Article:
I’m a first/second year student, and I’m having a hard time getting into any criminology courses. Isn’t that a problem?
No, it isn’t a problem at all. If you look at the tracking requirements for the criminology major, you’ll see that we do not “track” you into a criminology class until semester 5! In theory, you could go your first two years here without taking a course from this department, and still be on track for your major.
Even if it isn’t a problem, I’d really like to take a criminology course anyway. What are my options?
You don’t have all that many options, because most of our courses require you to have third-year standing as a prerequisite. There are some courses that you could take. Consider taking CCJ 3024, Advanced Principles of Criminal Justice or CCJ 3038, Law and Society. You might also take CJL 2000, Law and Legal Process. In addition, you could consider taking approved interdisciplinary courses for the major, for which you may have the prerequisites already.
Do I have to take the courses in any particular order?
It is always a good idea to take CCJ 3024, Advanced Principles of Criminal Justice, by your fifth semester. This course is the prerequisite for almost all of our other courses.
After that, you can proceed in whatever order you like. In general, it is a good idea not to leave all your required courses (such as Criminological Theory, or Research Methods) for your final semester!
Are all the courses offered every semester? How about summer?
Specific elective courses in criminology are generally not offered every semester. So, for example, a course like Victimology is offered only occasionally. With elective courses, there are never any guarantees that a specific one will be offered in a given semester.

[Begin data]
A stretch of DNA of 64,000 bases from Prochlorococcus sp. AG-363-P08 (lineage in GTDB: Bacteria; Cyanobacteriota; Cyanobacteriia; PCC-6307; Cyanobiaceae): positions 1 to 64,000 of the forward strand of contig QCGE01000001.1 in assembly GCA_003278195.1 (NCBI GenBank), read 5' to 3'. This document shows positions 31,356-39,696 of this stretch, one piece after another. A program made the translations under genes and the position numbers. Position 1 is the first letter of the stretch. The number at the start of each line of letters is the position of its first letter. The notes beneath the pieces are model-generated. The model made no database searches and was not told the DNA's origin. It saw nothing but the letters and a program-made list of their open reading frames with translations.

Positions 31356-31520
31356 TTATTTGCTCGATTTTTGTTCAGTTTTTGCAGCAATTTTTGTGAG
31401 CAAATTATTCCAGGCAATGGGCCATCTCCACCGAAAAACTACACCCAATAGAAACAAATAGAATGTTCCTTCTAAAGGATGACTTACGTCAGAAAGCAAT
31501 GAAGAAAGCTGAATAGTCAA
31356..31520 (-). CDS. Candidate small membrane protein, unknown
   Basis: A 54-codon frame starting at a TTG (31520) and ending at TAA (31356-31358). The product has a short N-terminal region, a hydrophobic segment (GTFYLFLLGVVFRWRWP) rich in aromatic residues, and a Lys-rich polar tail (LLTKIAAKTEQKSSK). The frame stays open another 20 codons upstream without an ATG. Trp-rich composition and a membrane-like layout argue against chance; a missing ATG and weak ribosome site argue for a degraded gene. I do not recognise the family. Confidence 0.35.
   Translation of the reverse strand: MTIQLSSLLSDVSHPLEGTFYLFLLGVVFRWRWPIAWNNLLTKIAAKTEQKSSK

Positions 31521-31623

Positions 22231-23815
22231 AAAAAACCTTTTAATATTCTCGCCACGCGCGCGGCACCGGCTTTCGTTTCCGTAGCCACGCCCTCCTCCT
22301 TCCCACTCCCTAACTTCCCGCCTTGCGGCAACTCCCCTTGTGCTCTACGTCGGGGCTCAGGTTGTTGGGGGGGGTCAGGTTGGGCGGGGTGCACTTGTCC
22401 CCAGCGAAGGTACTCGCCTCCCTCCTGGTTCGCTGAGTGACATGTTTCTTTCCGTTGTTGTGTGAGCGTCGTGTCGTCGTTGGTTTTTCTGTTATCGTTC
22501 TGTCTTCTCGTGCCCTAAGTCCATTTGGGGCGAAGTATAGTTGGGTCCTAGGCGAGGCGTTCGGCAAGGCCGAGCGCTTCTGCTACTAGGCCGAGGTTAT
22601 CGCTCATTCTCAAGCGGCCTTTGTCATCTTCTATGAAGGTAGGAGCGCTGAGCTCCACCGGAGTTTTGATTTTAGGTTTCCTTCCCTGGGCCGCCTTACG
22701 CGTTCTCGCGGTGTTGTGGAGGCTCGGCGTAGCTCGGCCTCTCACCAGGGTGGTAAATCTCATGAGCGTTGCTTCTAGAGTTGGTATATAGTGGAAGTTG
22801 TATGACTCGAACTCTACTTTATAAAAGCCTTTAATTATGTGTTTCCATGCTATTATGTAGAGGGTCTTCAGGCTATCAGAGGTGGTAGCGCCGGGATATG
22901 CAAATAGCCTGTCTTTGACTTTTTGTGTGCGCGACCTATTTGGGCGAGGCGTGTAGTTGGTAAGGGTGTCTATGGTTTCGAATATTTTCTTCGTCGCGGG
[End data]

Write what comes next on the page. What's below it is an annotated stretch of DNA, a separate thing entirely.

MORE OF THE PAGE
The four required courses (CCJ 3024, CCJ 3038, CCJ 3701, and CCJ 4604) are offered every fall and spring semester.
The three law-courses, from which you have to choose one, are not offered every semester, but at least one will always be available. For example, criminal procedure is being offered in the Fall of 2003, and Criminal Law in the Spring of 2004. Juvenile Law, it should be noted, is generally offered less frequently than the other two.
As for summer, there are never any guarantees! It is always best not to count on anything for the summer, especially required courses. In recent years the Department has been able to offer 2 or 3 courses per summer session. Typically these have included CCJ 3024 and CCJ 3038, plus some elective courses—BUT remember that past practice is no guarantee of future summer schedules!
Do I have to take the interdisciplinary courses?
No. We offer our majors credit for these courses because interdisciplinary breadth is an important part of the study of criminology and law. Therefore our majors may enroll in related courses offered outside the Department, but they are not required to do so.
I’m taking a course that seems related to criminology and law, outside the Department, but it isn’t on the list of approved interdisciplinary courses. Can I still get credit for it in my criminology major?
Maybe. New courses are always being introduced. If you think you’ve taken a course that relates, bring a copy of the syllabus to the undergraduate coordinator for Criminology, and make your case!
Do upper-division interdisciplinary courses in other departments that count for criminology also count toward my college requirement of 18 hours of upper-division electives outside my major?
On my audit, it says that I have not completed a senior thesis. Do I have to do one?
No. The audits look a bit confusing, but a senior thesis is NOT required of our majors.